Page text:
Guilherme Andreas, Peab '18 (GPD), is the type of guy who strikes up conversations with strangers on the bus or waiting in line. He'll talk about politics, psychology, human behavior, your kids. "I love listening to people's experiences and learning from them," he says. "And I'm very warm. I love to laugh, and I like to be with people." He also loves the flute, which he describes as one of the most expressive instruments. "By playing the flute, I'm able to communicate with people even though I'm not talking to them. It doesn't matter where they're coming from, what language they speak—music just goes through anything and touches anyone, regardless."
Born in Brasília, Brazil, Andreas started playing at age 12 when his church decided it wanted a flutist and assigned him the task. As a teenager, he decided to pursue it as a career. "I couldn't see myself not doing it," he says. "I couldn't see myself doing anything else." He spent four years as the principal flutist of the Brazilian Marine Wind Symphony while earning his bachelor's degree in flute performance and a diploma in chamber music, and then eventually moved to the U.S. for his master's. He says it would have been easy to go stagnant after joining the Marines—"I had a job; I was principal flute already," he says—but he feels this constant drive to push forward, practice, compete, audition.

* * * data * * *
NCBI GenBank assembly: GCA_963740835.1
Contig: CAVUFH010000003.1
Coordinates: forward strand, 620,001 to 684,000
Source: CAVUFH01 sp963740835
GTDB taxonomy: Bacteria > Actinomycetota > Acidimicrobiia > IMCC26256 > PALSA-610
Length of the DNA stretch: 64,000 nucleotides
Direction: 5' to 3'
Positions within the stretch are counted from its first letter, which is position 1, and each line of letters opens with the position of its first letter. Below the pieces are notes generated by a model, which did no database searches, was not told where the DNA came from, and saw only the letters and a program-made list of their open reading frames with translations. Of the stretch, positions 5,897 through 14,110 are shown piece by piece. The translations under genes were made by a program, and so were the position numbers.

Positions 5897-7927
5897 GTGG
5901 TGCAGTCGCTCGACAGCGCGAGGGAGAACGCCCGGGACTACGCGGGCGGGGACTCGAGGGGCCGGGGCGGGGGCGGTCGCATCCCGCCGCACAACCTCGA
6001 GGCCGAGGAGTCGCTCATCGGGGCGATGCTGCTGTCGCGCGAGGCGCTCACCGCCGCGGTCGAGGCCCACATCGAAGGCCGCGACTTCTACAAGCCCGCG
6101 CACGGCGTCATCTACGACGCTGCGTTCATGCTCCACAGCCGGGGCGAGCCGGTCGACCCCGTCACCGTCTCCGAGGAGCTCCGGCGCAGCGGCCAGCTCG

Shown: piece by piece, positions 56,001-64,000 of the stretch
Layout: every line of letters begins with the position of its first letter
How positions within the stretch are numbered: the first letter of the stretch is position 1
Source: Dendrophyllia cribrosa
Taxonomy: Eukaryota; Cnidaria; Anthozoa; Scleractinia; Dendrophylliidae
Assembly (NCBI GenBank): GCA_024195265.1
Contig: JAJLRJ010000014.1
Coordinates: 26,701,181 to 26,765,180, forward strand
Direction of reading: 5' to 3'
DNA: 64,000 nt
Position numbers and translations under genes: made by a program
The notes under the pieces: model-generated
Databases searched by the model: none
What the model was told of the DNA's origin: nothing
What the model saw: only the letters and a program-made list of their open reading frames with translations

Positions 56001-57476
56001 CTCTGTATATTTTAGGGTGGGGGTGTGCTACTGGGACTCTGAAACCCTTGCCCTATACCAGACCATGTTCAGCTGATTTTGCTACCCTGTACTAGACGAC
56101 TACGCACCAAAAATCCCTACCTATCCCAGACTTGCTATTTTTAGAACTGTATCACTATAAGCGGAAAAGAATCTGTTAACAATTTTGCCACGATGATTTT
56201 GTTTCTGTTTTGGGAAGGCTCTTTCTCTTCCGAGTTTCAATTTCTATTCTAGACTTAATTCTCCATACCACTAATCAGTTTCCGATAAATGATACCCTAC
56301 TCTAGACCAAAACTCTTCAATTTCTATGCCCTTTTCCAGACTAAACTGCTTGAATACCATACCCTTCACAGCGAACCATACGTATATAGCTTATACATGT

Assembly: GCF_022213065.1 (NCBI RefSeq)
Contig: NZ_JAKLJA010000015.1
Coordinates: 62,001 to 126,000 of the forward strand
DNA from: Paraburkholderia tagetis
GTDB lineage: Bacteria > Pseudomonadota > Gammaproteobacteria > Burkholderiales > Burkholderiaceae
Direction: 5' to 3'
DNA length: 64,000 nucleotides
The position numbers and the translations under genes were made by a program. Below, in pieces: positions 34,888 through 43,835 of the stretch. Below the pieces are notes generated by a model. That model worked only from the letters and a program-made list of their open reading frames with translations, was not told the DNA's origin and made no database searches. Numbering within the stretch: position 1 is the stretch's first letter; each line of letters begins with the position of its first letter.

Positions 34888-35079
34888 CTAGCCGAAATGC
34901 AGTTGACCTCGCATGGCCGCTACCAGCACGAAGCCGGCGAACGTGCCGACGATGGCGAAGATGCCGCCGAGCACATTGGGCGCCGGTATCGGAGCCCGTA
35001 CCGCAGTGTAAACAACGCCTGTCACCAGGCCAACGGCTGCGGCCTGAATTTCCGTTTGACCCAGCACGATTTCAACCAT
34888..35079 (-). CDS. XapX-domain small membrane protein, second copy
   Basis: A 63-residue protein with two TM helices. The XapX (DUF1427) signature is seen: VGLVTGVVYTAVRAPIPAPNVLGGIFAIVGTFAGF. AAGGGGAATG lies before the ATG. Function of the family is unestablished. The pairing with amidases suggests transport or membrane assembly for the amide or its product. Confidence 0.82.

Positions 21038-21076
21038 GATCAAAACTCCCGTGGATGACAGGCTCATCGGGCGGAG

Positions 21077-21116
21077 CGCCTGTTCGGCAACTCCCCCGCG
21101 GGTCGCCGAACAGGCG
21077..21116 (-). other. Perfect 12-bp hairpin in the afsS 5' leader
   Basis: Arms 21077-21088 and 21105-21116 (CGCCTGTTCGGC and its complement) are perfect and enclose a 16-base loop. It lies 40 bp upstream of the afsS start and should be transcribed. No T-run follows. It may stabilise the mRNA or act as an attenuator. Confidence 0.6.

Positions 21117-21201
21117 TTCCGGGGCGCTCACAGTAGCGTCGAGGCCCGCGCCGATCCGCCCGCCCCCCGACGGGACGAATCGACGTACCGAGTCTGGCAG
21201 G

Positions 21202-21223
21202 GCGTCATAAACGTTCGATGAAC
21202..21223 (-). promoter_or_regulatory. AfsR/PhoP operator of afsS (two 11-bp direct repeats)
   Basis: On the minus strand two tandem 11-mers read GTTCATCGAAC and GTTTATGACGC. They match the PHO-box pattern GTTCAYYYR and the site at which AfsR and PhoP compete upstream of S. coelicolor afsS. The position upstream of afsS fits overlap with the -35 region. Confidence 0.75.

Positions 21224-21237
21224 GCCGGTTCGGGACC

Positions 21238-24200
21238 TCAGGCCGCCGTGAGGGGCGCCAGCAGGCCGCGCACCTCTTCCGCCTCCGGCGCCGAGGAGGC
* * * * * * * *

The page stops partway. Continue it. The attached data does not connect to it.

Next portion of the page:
Andreas was recently selected for the 2019 Global Leaders Program, a nine-month curriculum designed by 10 universities (including Johns Hopkins) to train musicians in not just music but copyright law, entrepreneurship, neuroscience, and anything else a "rising generation of change-makers in music" might need to know. The program will take him to Mexico and Chile to apply what he's learned in an international setting. "Music needs to go further than the concert halls and music schools," says Andreas, also the music director of GraceCity church in Baltimore. "Music needs to be a tool available to everyone, regardless of their financial or social conditions."
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